Performer: Robbie Robertson
Songwriters: Robbie Robertson, Martin Page
Original Release: Robbie Robertson
Definitive Version: None
When I left the Daily Herald for the Flint Journal in 1989, I left behind some unfinished business, as I mentioned.
Sometime after I had moved, Sara called me while I was at work. I was surprised and pleased to hear from her, and a part of me thought, well, maybe this could work out even though the rest of me knew this was ridiculous. Herald City was a six-hour drive from Flint. This wasn’t going to happen, but rather than leaving well enough alone, I entertained the idea.
That year, I spent Christmas again with Bob’s family in New Buffalo. Bob had been my photographer at Harbor Country News, and for practical reasons—I didn’t have enough time off to go home—I stayed with his family for Christmas in 1988 and had such a good time that I decided to stay again in 1989.
This time I had an agenda: On Christmas, when they went to visit extended family, I could drive to Chicago and see Jin, who had moved there just before I left for Flint, as I mentioned, and Sara.
Jin also couldn’t make it home, so getting there would be a chance for her to at least see someone on Christmas. We planned to get together during the afternoon, and then I would head to Sara’s place for dinner.
The day started out fine. Bob’s brother is autistic, and I brought him an old phone book from Flint—he reads them, like Rain Man—and that present went over great. Then it was time to head out.
The weather was cold but clear, and I arrived about 2. I think I mentioned this, but Jin moved to Chicago in the fall to attend Columbia College and pursue a degree in film. That was her passion. She lived in a residence apartment building, like a high-rise dorm, close to the Gold Coast.
I went to her place, and we hiked around to find somewhere that was open for lunch. I didn’t want to eat, because I had another meal coming in a few hours, but obviously this was going to be Jin’s Christmas dinner, so I had to at least go out—and pick up the tab.
I don’t quite remember the place where we ended up after finding few things that were open in the area—I think it was a hot dog stand. We ate and went back to her residence for a very make-shift Christmas in the lobby.
Jin was appreciative that I came to see her, but I felt guilty. I should have invited her to New Buffalo for Christmas Eve. It would have been a big imposition, but I’m sure Bob’s family would’ve said yes. I also was concerned about the drive. It had been very snowy and icy when I drove over from Flint. That’s why I didn’t do it, but, sitting in that lobby, knowing I had to leave and feeling Jin’s loneliness, I was sorry I hadn’t at least asked. It’s something I regret to this day.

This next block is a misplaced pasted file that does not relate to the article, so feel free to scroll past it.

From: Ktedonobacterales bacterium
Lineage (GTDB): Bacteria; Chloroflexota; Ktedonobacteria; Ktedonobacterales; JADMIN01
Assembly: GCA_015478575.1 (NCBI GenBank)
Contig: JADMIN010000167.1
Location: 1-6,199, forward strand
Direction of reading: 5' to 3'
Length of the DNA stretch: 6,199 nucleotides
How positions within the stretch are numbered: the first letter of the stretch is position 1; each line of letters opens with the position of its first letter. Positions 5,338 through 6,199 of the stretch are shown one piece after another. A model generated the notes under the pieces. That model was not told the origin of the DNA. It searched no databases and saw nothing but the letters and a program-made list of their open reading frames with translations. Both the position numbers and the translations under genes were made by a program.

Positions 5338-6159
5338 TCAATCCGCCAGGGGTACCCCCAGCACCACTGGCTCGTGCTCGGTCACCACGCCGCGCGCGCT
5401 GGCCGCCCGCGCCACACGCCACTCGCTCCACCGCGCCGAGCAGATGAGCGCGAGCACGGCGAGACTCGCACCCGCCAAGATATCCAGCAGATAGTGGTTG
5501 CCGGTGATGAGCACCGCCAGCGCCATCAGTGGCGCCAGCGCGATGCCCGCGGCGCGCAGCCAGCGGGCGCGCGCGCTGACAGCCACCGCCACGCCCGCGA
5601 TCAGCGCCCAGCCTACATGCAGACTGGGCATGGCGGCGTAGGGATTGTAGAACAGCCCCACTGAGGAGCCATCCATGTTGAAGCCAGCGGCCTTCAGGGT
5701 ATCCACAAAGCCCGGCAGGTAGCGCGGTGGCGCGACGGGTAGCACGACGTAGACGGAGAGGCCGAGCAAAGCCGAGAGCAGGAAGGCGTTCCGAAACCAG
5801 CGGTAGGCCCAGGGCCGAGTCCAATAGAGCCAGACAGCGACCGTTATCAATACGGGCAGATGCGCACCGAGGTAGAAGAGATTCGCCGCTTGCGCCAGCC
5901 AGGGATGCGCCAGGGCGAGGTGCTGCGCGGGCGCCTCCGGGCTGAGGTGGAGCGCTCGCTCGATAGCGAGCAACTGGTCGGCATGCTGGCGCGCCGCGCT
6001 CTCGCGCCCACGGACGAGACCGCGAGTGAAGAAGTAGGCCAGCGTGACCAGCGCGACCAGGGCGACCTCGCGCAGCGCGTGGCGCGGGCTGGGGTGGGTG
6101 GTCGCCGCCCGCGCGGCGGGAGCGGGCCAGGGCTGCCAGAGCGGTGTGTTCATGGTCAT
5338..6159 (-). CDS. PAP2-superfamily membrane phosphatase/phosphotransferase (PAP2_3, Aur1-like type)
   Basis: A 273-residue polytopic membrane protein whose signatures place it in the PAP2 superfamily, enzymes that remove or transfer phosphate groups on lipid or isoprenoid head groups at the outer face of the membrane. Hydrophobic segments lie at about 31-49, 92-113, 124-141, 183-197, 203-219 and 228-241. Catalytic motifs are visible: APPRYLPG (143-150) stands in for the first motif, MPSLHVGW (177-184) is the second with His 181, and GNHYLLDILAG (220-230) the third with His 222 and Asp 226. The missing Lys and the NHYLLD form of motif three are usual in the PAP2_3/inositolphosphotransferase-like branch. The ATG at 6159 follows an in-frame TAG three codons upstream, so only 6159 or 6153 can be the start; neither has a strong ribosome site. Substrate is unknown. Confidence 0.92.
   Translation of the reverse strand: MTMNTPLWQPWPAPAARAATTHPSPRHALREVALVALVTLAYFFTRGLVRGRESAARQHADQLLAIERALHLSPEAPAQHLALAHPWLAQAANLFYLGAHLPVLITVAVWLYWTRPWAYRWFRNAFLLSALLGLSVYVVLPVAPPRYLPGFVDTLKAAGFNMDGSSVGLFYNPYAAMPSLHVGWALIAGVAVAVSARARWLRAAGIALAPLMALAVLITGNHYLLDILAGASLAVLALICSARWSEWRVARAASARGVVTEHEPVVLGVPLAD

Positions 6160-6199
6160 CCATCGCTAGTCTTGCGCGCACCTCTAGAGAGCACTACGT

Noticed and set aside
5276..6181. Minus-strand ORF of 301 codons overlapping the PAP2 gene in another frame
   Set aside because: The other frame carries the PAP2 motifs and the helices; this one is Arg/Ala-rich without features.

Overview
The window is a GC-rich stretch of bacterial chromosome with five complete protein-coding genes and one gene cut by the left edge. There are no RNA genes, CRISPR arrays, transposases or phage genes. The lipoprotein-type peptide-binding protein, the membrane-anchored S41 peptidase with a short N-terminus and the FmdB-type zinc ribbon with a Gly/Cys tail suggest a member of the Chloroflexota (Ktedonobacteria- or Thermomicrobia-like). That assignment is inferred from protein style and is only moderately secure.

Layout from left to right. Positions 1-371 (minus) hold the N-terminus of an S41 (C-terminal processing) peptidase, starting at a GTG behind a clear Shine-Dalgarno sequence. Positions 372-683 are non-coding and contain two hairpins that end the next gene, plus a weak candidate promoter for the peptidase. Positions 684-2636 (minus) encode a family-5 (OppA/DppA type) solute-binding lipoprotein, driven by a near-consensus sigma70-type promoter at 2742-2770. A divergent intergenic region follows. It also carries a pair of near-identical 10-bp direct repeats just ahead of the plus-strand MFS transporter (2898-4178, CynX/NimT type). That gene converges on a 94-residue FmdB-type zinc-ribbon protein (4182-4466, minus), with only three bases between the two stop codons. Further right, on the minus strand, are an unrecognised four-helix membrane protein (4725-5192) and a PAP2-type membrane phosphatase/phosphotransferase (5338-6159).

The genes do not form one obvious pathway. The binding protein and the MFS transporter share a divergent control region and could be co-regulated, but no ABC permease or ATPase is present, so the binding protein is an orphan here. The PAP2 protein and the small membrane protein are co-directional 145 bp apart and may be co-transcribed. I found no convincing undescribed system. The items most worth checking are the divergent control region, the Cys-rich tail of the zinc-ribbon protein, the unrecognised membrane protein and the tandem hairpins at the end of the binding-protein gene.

With that already in my back pocket, I headed out to Sara’s place in Palatine. She was going to make dinner, and, well, maybe I wouldn’t be driving back to New Buffalo that night if the dessert was what I was hoping it would be.
We talked for a bit and then she went to cook dinner while I sat in her living room. This was before I had discovered wine, so I wasn’t really much into the appetizers scene and hanging out and eating cheese and crackers like I would be later. Sara put on Robbie Robertson.
I don’t know why I stayed in Sara’s living room—specifically, as in she told me to stay there while she finished cooking; or philosophically, as in why the hell am I in here when she’s in there? I guess I already felt the vibe that it wasn’t going to happen between us, and I came to quickly feel that this visit had been a big mistake. Even more, I was regretting I didn’t just spend the whole day with Jin.
Needless to say, but I’ll say it anyway, I stopped at a pay phone to tell Bob I was driving back to New Buffalo that night after all.
Whenever I heard this song, it conjured memories of a day I really wish I could have had over. It was not one of my better days—then or in retrospect.
About a year and a half later, Dave’s brother-in-law visited him in Flint, and Dave decided it would be fun to take him to Windsor and partake of Canadian culture and liberality with regards to the imbibing age. He invited me along.
It was the first time I had been to a gentlemen’s club, let alone Dave’s brother-in-law. We went to the Million Dollar Saloon, and I’ll never forget it. We walked in, led by a tuxedo-clad doorman. Neon glowed and laser lights flared out near the ceiling of the open two-story room as surprisingly and stunningly beautiful women danced totally nude sloooooowly … to this song.
I never would’ve guessed that this song would be played in a strip club. Some hair metal or hip hop, sure, but not this languid tune. It actually was the right call, because it was hot.
And how I came to view this song in my mind had completely changed.
600 down, 400 to go.